• 6
    We can agree to disagree, but I don't believe it is implicitly a work event. People who happen to work together can also socialize together without it having to be a "work event". I don't mean to imply that the boss in this case is "right", more so that we shouldn't judge unless there is actual meaningful impact in the office.
    – cdkMoose
    Commented Apr 23, 2015 at 18:17
  • 3
    @ReallyTiredOfThisGame It isn't that it has to be a work event. The problem is that Neopotism can creep in even when someone is actively working against it. Now maybe you are right that it is becoming a work event, but even if it wasn't, it could still be a problem. Commented Apr 23, 2015 at 21:19
  • @ReallyTiredOfThisGame the op doesn't indicate everyone involved is this guys manager, in fact he's not her manager either. He's forming a social group for his friends is the only thing we can tell from the op.
    – Andy
    Commented Apr 24, 2015 at 23:09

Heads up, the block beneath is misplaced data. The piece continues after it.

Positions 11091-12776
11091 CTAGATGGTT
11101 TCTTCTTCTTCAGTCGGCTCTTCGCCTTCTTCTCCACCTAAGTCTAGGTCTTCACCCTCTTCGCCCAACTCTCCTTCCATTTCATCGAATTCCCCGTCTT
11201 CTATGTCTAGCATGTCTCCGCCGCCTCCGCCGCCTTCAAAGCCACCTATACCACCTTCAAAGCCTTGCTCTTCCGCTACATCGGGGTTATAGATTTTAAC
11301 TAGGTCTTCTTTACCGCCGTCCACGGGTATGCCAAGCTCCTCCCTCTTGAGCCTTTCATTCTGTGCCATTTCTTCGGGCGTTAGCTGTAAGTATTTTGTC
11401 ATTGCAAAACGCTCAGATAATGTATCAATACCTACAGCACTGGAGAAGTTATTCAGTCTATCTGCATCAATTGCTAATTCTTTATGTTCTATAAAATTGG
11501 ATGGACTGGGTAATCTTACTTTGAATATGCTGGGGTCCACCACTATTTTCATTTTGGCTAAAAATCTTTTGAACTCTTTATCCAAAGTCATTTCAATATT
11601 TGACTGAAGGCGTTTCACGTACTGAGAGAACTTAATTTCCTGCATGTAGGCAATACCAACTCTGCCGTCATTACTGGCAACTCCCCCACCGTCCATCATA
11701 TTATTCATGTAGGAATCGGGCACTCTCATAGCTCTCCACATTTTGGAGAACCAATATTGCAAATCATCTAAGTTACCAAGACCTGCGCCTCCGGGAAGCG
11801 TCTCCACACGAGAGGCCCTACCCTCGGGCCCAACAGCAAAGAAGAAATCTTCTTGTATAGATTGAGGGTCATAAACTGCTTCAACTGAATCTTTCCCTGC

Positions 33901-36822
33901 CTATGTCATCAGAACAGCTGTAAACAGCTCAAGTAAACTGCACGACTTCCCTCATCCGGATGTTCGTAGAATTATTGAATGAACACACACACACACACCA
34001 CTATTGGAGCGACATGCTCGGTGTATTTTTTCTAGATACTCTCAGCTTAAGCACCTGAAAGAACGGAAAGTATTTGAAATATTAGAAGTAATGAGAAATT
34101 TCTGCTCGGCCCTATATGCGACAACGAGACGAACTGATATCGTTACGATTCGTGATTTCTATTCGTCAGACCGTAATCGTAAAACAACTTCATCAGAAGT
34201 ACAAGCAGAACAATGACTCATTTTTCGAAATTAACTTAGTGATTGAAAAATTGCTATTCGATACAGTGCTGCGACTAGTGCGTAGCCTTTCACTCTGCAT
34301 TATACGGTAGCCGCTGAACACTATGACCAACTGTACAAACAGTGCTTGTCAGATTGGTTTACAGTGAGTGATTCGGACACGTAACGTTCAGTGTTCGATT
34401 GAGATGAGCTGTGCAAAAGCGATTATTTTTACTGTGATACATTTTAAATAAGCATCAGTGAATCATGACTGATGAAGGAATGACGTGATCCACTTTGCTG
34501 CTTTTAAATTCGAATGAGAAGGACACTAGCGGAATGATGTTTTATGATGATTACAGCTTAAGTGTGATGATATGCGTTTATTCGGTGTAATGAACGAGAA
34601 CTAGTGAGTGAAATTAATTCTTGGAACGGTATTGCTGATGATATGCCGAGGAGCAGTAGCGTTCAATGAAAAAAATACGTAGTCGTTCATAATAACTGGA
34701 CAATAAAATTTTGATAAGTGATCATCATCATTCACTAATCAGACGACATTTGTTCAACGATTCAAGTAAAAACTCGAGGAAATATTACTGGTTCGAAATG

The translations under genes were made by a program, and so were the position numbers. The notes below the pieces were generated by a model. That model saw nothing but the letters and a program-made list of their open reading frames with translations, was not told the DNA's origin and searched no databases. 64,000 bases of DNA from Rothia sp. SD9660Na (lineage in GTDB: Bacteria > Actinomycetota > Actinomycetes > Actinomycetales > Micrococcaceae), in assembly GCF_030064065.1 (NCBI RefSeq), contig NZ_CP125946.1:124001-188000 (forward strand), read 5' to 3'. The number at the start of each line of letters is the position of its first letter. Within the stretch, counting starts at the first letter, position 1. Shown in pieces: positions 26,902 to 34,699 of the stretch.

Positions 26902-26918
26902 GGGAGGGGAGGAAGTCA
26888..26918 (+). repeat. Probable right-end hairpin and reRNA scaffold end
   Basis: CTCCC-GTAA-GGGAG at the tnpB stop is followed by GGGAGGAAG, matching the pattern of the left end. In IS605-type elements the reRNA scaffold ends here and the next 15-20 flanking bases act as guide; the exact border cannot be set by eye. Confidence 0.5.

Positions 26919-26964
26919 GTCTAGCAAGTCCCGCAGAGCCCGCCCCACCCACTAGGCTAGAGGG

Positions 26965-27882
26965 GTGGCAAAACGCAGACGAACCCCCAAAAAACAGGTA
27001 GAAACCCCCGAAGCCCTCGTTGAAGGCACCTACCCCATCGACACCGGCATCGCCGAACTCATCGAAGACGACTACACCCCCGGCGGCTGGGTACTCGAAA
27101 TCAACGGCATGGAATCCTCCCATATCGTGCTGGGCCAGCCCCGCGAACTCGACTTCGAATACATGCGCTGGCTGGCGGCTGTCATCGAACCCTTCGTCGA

I won't address the rightness/wrongness of this - that's well answered, from multiple angles.

However, assuming your HR policies don't forbid this and/or you decide not to complain, it's worth analyzing the approach you can take to both ameliorate the harms that may occur from this, and perhaps eventually get you invited anyway.

The major issue here is that socializing is a necessary element of working with others. If you are friends - or at least friendly - with those you work with, it is both easier to work with them and likely your career will progress faster. People who are friends are more likely to:

  • Overlook transgressions or mistakes, and help you to avoid them in the future.
  • Help each other develop their skills
  • Introduce them to others, widening the social circle further
  • Help out when overworked or on a difficult project
  • Point out when their friends are making a social faux pas or a workplace mistake